Don’t forget to try Ben’s free LSAT lesson and Nathan’s free online LSAT course. If you’re prepping for December and beyond, check out Ben’s 100-Hour Online LSAT Course and Nathan’s Fox LSAT On Demand.

Stop freeloading, and give us a rating and/or review on iTunes! Thanka kindly.


  1. Hi Thinking LSAT,

    Thanks for your RC advice. Reading for structure might be useless. But your advice about reading for engagement doesn’t seem more helpful. It all seems to boil down to “just read better.” “Just understand it better.” What advice can you offer to people who are not strong readers? You must have students who struggle with understanding passages no matter how much time they spend with them. What do you say to them?

    Thank you.


    1. Read the first sentence. If it doesn’t make perfect sense, read it again until it does. I’ve read the first sentence in an RC passage as many as four times. Re-reading is not necessarily fun, but once that turd of a sentence makes sense, you can start seeing eye to eye with the author. You get what they’re saying, and you can start to agree or disagree. (If re-reading the sentence doesn’t help you understand it, focus on only one clause in that sentence and get your mind wrapped around that clause first.)

      Once that first sentence makes sense, question it. Does it seem reasonable? Surprising? And so on. Then try to anticipate where the author is going next.

      Time and time again, after I read a sentence, I’ll have some question, such as “Why the heck did the scientists abandon the study after only one experiment? That’s weird.” And, lo and behold, the next sentence starts to answer that question for me. But I’m so much more prepared for that answer than I would have been had I not engaged with the passage by asking myself questions.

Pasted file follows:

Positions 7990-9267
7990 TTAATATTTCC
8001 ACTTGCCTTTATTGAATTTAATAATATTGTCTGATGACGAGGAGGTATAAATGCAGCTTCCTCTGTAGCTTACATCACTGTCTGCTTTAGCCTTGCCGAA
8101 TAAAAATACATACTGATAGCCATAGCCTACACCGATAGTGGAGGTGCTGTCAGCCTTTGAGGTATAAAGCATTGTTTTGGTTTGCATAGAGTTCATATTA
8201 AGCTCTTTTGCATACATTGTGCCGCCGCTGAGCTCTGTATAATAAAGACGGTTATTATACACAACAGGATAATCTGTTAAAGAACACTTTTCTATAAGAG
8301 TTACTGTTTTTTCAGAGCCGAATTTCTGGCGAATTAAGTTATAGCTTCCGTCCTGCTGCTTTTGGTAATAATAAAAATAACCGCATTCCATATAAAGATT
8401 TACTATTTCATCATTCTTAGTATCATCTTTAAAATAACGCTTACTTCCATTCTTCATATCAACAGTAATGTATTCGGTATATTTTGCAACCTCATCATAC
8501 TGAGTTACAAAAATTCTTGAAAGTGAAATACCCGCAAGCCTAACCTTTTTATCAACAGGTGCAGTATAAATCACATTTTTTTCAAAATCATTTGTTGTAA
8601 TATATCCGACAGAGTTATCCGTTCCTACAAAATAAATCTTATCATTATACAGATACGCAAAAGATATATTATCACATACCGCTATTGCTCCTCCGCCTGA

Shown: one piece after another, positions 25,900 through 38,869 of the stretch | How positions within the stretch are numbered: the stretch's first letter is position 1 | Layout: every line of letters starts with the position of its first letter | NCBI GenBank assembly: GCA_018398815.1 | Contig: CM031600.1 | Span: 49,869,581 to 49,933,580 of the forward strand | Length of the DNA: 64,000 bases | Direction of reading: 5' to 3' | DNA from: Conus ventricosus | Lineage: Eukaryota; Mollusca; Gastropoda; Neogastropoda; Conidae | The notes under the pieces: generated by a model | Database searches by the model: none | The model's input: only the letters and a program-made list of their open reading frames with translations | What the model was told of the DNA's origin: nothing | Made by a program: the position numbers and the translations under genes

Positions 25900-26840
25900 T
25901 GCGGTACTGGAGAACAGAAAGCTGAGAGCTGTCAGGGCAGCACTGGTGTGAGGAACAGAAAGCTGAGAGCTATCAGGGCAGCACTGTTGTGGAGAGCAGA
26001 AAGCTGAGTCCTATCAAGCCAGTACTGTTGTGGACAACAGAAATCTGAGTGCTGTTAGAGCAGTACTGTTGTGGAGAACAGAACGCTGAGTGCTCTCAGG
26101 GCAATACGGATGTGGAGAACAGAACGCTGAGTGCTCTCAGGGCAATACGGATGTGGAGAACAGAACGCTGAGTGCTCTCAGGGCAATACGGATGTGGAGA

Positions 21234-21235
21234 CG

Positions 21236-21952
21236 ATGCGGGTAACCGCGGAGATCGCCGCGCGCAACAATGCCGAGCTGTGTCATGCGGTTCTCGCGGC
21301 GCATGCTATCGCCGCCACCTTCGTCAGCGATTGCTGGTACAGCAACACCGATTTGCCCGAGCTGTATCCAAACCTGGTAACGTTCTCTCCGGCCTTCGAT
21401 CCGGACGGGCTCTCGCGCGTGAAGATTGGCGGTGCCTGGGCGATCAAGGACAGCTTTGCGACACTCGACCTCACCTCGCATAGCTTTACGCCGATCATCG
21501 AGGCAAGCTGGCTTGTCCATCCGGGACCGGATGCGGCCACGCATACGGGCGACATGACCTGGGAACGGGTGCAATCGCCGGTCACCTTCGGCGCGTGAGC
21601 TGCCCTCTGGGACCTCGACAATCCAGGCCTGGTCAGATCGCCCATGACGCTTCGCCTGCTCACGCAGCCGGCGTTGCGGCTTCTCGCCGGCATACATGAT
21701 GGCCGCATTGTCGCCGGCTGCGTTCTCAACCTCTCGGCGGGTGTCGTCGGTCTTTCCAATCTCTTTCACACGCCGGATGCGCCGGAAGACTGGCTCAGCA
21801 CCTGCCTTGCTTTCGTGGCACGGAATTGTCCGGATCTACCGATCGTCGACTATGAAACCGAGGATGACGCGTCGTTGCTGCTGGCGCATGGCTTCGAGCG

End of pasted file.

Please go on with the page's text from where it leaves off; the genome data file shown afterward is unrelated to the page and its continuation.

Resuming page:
There are only about 15 sentences in each of these passages. If you want to own the passage, own each sentence. That’s how you read to understand.


  2. I have taken 6 timed practice test. 19-24; figuring that would give me a good baseline on what I need to work on. I have scored between 161-165. I do finish all the questions in each section. The questions i get wrong are evenly spread among the 4 sections. I am planning on taking the LSAT in December. I am taking 20 credits this semester so I will be busy. I can probably dedicate 2-3 hours a week to study for the LSAT, take more practice exams, review the questions I got wrong. I am planning on taking it again in February. Which will give me winter break to dedicate more time to studying. What score range do you think is reasonable in December and Febuary. I am planning on applying this cycle.


    1. I also work part time, and have two large dogs which is why I can only dedicate 2-3 hours a week.


    2. Because those tests are older, you might score a little lower on more recent tests. Then again, the games have been easier lately. Either way, focus on the more recent tests (62 and up). Given your schedule, it sounds like you only have time to focus on tests 72 and up. It’d be ideal to spend a little more time per week, but I don’t see why you can’t hit the 170s. It’s impossible to know for sure, but go for it. And definitely take the test in December, since you’re planning to apply this cycle, even if you’re not hitting your potential score. You’re already doing well, and you’ll almost certainly want to apply right after the December test and then use your February score for leverage after you’ve been accepted. Good luck! Ben